In parts 1 and 2 of our wedding series, we set the stage for Persian weddings, and talked about the aghd, the ceremony portion of the wedding. In this last part of the series, we’ll go over the final part of a Persian wedding- the mehmoonee, or reception.
Weddings in Iranian culture are extremely important and extravagant events. In general, families save up for years for this event and no expenses are spared because it is believed that the wedding sets a precedent for the couple’s life together. It is desired that the couple get an abundant and generous start to their matrimony. Traditionally, the groom’s family would pay all the wedding expenses after the bride’s family had offered a dowry. The bride’s family would also be responsible for supplying all the household goods the bride and groom would need to start their lives together. Modern times have done away with these traditions however, and more western models of paying for the wedding expenses are utilized.
Another Persian tradition which has become quite outdated in modern culture is that of a mehriyé. In traditional times, when a couple married, they would negotiate a mehriyé, an amount of money or goods to be paid to the bride in the event of a divorce as a form of financial protection. However, in modern times women see this as a somewhat anti-feminist practice, as it implies that there is a price to a woman. Some couples still set a symbolic mehriyé such as a single flower, or they simply do away with the tradition altogether.
Persian weddings provide an excuse to gather every single person you know to a party- from friends and family to mere acquaintances. Because family is a big part of Iranian culture, family members, both close and distant, make up a large portion of the wedding guests. However, because weddings are well advertised events, it is considered rude, for instance, not to invite neighbors who might hear the news. In general, the more the merrier.
The purpose of inviting so many guests to the wedding is not only to spread joy and happiness, but also to ask for the love and support of a large number of people. Iranian culture is extremely community oriented. It is very common for children to live within several blocks of their parents throughout their lives and to have close ties even with extended family. In modern society, this is not always possible (or even desirable in many cases). However, the wedding is a good excuse to return to this idea of community support. The love and support gathered from each of these wedding guests can be used to fuel the marriage and sustain the couple in the years to come.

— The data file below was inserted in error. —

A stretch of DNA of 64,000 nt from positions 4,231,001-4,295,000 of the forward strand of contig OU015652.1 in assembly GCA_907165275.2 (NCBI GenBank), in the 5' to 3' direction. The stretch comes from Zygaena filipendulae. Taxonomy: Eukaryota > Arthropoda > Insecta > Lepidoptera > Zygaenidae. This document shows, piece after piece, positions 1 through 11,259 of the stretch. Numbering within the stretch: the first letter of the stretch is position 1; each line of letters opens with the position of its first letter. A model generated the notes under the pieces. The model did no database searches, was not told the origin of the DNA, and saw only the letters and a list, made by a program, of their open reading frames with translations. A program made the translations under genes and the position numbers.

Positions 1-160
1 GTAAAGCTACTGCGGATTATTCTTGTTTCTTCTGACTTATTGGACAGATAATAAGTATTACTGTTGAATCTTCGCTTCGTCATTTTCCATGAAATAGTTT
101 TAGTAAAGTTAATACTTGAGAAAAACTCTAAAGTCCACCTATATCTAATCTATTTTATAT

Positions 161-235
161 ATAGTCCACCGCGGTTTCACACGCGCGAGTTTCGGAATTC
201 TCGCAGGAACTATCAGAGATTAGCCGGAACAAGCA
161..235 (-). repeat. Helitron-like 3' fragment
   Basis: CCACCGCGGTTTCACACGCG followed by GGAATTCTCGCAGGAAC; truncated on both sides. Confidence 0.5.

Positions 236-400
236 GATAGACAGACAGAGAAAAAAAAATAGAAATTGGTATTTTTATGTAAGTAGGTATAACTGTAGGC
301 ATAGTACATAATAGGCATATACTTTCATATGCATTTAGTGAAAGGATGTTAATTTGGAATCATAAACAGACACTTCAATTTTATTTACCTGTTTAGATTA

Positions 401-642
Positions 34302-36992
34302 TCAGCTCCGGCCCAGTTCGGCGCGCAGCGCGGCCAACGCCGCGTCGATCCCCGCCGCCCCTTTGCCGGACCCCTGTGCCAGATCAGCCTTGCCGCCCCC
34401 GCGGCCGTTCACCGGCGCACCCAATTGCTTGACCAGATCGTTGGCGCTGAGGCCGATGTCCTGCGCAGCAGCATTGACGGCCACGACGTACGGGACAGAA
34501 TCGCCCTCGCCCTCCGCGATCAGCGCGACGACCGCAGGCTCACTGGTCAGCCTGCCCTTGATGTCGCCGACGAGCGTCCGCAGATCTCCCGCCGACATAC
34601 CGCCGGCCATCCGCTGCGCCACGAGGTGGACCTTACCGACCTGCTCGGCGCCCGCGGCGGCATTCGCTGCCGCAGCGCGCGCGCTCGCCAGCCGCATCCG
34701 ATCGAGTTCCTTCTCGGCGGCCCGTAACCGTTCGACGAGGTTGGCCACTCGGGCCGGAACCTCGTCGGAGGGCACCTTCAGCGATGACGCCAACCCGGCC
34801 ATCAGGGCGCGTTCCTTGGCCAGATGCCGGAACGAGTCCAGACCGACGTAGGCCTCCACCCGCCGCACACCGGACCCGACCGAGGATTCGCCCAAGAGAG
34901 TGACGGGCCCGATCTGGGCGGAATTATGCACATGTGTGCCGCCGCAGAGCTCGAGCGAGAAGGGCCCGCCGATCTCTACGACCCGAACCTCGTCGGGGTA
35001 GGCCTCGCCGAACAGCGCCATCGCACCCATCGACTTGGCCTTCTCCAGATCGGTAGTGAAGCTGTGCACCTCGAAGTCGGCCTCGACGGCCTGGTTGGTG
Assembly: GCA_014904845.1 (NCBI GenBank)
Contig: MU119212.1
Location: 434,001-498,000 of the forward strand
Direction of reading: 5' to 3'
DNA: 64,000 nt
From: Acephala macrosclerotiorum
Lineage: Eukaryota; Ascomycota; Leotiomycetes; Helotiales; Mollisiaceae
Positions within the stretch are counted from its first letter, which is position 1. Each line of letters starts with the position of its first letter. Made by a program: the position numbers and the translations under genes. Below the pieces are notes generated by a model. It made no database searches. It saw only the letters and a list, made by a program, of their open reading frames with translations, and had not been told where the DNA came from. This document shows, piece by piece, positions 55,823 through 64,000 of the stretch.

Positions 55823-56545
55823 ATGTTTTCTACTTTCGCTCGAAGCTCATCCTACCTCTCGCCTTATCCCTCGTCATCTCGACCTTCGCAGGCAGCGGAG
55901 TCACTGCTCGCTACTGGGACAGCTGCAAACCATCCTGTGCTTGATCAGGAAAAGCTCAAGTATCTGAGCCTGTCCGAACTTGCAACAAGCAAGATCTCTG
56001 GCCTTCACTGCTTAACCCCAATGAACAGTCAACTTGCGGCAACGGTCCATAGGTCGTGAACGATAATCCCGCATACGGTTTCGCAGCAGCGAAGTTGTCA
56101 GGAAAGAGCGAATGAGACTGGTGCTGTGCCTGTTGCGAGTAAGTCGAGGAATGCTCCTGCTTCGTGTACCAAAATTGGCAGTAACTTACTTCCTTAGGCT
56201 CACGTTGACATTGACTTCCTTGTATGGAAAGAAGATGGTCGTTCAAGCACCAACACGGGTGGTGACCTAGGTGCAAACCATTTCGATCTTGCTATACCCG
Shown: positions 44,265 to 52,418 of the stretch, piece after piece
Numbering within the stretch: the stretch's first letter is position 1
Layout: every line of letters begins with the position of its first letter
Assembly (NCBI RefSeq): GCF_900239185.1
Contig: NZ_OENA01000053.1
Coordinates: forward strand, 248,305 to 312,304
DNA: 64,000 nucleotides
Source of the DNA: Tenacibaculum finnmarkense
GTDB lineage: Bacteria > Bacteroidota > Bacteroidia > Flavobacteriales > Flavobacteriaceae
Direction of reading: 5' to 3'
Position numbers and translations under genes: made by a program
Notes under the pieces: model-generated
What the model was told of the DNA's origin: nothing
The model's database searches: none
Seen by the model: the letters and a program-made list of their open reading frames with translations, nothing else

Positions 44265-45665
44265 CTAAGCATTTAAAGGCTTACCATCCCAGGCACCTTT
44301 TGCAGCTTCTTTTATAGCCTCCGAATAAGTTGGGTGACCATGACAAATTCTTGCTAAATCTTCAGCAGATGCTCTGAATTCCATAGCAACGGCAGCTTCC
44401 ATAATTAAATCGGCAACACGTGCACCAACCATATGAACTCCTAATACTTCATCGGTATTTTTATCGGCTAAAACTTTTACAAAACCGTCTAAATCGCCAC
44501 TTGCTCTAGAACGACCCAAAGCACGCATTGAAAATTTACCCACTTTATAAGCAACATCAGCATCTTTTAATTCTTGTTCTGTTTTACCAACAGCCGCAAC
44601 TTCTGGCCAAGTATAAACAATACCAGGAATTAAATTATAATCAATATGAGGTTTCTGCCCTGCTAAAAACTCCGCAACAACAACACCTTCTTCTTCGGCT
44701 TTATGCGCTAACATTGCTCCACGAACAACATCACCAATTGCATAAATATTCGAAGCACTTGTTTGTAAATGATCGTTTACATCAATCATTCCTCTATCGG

Traditionally, Persian weddings don’t have seated dinners. In the past the food was served in a small plate appetizer kind of way. Now, again blending with western traditions, food is generally served buffet style. Common foods provided in a Persian wedding are an assortment of kabobs, a staple for Persian cuisine, stews such as ghorme sabzi, smoked fish, and different types of rice. A dish that must be provided at every wedding is shirin polo, a sweet rice that is, again, meant to bring sweetness into the lives of the wedding guests. In most Persian weddings, dinner is served fairly late- at about 9 or 9:30.
Greeting the Guests
Guests are treated with the highest honor in Persian culture, and weddings are no exception to this custom. During the wedding ceremony, the bride and groom take time to individually talk to each guest and thank them for attending the wedding. In addition, the couple typically set aside some time to stand in a designated spot so that guests have an opportunity to have their photos taken with them.
Raghsé Chaghoo (Knife Dance)
When it comes time to cut the cake, guests take turns 'stealing' the knife that is set for cutting the cake. They take turns dancing with the knife and collecting 'ransom money' from the couple. The knife is passed from woman to woman, each showing off her dancing skills, while the couple try to buy the knife with increasing sums of money.
When the right price has been paid (generally after a couple songs and several different dancers), the knife is finally handed over to the groom and he slices the cake. Pieces of cake are then handed out to all the guests.
Dancing and Merrimaking
Dancing is a big part of any Persian wedding, and it’s common for all guests to take to the dance floor until wee hours of the morning to help celebrate the occasion. Alcohol is also served in most modern Persian wedding unless the couple is religious, as Islam does not allow the consumption of alcohol.
Usually the family of the bride and groom will take time before (or during) the wedding to secretly decorate the car of the newly married couple with ornaments and flowers. This is done so that the whole community will recognize the newlyweds as they drive through the streets. In Iran, whenever the decorated car of a newlywed drives by, everyone around it will honk in support of the newly married couple.
Gifts for Guests
In Persian weddings, it's always important to leave guests with a little parting gift. Usually, the couple will prepare little bags full of noghl, a Persian sugar coated almond treat. Noghl is a candy which is commonly used in celebratory contexts, and signifies the sharing of sweetness and good fortune.
The most important thing to remember about a Persian wedding is that it is the ultimate celebration of love and joy- everything else is just details to help you get there. And remember, the most important phrase to remember to tell a newly marries couple during a Persian wedding is-
May it be merry!
Thanks for reading and whether you are throwing a Persian wedding or simply attending one, please enjoy!